First, the big news: my husband has been accepted into a graduate program at Clark University in GIS. On the positive side, the program is one of the best in the country in this field, employment potential post graduation is very high, and he is genuinely interested in the subject and the actual work. On the down side, Clark is in Massachusetts, and so I spent much of my time home anxiously refreshing Craigslist Worcester trying to find the elusive perfect apartment that is near Clark and also accepts dogs (of the two of us, I am far pickier about where we live, so the apartment hunting falls to me). We finally succeeded in finding the right apartment, though I am superstitious enough about such things that until we have actually moved in I will not say for sure that we have the apartment, and I will not fully relax about it. Neither one of us want to leave Maine, but it will only be for a few years, and then we will be back (fingers crossed). In the mean time I will continue to buy fleece from the same Maine farmers who have supplied me with such lovely fleece in the past, and explore the potential of flocks in western Massachusetts, of which I hope there are many. Astute observers will notice that I no longer list “Maine” after “Natural Dyes, New England wool” on my yarn tags. I have left that space blank, because I can’t bring myself to list “Massachusetts”. I mean no offense to folks who are from Massachusetts (my dad grew up outside of Boston) but New England is full of regional chauvinism, and folks from Massachusetts are the first to understand that to other New Englanders “Massachusetts” carries a certain something. That said, I am looking forward to getting to know a new city.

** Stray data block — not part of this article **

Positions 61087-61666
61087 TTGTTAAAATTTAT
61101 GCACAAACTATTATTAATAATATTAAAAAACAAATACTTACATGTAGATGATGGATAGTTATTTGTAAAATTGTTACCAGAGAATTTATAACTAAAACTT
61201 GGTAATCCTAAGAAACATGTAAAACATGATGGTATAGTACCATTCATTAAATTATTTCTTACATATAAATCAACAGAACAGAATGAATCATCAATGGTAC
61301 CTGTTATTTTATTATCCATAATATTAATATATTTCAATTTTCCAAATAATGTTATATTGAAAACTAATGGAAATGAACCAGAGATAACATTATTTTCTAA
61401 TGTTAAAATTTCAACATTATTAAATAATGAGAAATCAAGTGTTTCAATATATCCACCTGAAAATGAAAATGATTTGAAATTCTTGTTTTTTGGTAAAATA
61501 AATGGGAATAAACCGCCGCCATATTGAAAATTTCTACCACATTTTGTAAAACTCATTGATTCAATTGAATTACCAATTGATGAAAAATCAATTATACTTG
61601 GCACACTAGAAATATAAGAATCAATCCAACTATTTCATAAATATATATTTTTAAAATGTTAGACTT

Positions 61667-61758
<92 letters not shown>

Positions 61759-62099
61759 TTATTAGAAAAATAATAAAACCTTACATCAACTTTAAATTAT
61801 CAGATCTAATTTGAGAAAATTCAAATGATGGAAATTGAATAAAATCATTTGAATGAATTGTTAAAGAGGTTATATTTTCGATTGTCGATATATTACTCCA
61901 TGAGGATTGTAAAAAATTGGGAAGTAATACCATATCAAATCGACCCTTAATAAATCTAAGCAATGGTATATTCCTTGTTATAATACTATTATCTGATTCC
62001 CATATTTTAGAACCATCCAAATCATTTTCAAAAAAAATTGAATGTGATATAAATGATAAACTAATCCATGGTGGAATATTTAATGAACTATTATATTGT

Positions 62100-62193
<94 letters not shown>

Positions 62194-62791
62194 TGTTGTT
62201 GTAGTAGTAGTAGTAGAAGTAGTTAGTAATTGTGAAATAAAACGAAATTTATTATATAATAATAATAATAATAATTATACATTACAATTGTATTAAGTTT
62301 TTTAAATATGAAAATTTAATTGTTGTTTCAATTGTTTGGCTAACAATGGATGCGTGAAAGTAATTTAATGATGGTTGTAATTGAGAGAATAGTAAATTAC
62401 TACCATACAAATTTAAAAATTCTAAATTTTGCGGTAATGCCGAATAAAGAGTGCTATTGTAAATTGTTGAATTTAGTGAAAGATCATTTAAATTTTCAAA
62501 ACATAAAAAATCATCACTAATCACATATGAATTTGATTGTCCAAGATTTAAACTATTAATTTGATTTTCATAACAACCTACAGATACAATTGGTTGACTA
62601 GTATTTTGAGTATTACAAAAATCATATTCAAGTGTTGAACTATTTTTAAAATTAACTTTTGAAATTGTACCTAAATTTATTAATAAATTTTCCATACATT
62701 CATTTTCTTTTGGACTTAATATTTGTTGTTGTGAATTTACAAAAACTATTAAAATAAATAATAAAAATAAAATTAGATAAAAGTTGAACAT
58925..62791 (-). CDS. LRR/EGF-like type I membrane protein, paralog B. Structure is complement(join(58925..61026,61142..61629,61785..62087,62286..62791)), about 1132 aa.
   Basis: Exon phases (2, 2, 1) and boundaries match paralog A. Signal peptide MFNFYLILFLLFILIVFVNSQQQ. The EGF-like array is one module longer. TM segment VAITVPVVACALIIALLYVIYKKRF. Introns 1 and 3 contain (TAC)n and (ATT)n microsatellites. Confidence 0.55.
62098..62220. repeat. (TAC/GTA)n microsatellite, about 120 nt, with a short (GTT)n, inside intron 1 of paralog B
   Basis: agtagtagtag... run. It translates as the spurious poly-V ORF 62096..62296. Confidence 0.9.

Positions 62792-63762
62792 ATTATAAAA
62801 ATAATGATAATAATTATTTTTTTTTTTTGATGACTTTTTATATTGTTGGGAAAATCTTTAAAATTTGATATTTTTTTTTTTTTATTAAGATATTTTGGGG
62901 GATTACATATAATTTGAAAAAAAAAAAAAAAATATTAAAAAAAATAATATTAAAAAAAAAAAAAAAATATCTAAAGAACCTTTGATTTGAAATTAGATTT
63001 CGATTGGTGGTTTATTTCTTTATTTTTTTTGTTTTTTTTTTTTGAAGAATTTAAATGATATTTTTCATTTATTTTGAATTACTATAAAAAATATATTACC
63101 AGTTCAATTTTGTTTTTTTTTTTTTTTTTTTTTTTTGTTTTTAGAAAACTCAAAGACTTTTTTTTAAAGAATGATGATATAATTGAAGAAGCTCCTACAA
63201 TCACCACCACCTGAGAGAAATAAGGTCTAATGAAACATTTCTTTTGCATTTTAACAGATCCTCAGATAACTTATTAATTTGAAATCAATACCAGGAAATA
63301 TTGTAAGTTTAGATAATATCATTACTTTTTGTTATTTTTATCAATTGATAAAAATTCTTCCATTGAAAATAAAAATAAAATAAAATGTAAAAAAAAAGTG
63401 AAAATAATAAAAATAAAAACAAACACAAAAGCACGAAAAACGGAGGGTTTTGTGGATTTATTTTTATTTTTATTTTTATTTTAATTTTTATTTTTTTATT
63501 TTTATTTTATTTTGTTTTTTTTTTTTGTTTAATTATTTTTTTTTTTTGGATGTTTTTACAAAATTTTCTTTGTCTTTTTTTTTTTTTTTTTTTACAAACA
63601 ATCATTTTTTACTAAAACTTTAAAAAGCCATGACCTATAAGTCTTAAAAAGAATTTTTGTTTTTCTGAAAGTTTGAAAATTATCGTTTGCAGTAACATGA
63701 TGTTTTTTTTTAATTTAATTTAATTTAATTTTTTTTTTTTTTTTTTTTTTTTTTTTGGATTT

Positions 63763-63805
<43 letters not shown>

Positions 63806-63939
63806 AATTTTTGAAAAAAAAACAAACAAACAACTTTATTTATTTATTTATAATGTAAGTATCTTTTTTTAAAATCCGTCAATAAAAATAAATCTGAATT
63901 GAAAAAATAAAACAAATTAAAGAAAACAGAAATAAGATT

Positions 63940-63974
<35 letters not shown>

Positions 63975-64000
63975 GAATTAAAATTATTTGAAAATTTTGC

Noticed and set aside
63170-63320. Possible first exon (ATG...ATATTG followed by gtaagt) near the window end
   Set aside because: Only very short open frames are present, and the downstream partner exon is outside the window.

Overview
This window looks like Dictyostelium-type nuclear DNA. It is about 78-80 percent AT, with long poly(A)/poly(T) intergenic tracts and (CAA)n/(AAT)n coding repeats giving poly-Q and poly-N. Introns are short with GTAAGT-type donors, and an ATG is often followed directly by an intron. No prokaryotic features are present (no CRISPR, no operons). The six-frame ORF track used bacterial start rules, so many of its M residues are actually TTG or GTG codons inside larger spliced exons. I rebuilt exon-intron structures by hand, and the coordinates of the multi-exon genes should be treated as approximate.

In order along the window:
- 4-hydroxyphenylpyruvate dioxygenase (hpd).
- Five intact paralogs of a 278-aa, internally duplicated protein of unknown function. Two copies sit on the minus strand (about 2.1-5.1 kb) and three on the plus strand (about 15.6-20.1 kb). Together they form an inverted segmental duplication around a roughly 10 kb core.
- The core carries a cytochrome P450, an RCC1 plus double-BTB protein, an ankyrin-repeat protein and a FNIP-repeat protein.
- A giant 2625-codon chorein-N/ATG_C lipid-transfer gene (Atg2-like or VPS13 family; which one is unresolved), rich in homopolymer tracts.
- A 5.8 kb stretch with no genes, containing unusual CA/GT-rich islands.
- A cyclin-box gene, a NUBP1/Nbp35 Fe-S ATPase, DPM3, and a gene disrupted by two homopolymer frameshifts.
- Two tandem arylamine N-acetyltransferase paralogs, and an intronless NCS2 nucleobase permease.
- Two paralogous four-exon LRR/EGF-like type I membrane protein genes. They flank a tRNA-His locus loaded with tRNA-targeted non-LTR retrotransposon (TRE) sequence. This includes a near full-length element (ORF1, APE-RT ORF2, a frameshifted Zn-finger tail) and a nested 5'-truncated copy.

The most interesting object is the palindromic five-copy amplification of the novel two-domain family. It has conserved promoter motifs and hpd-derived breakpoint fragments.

Astute observers will also notice that I mentioned new yarn tags, because while have been home I have also been dyeing up a storm. My 2015 3-Ply Coopworth Sportweight is available in a very purposeful looking color run, which is one of those happy accidents of natural dyes since the only color I actually planned was the deep red Pomegranate, and everything else followed. This batch of yarn was spun to a slightly lighter weight than my previous 3-Ply sport weight which was itself on the heavy end of the spectrum for sport weight, so people who have worked with my 3-Ply sport weight previously may want to swatch again. The yarn is available here.
Spring is also the time to pick up fleeces. This year I am exploring fleeces from a couple of new farms (to me). Currently at the mill is Blue Faces Leicester from Two Sisters Farm in Waldoboro, Maine, which is being worsted spun into a light Aran weight yarn, and on Sunday the intrepid Sarah Hunt (of Fiber Trek) was good enough to lend me her time and her Subaru to transport 172 pounds of Straw’s Farm Island fleece from Straw’s Farm in Damariscotta, Maine to my workspace, from where it will be picked up on Wednesday (hopefully) to go to the mill. The island wool will be spun into a 5-Ply Gansey yarn in support of the Cordova Gansey Project, masterminded by Dotty of the Netloft in Cordova, Alaska. I will make a proper post about it in the future (because it deserves its own post - or series of posts) but for now, please go check out Dotty’s amazing posts of the subject. She has managed to put so many of my very inchoate feeling about knitting and history and ganseys and the sea into very eloquent words, and she has done in so well that the next time someone asks me about my feelings of connention to gansey knitting I may just point them to her posts.
I return to the boat this Saturday. I will be meeting the Sea Lion in Sitka, Alaska. As always my time home has passed way too quickly, but I am looking forward to our Alaska season.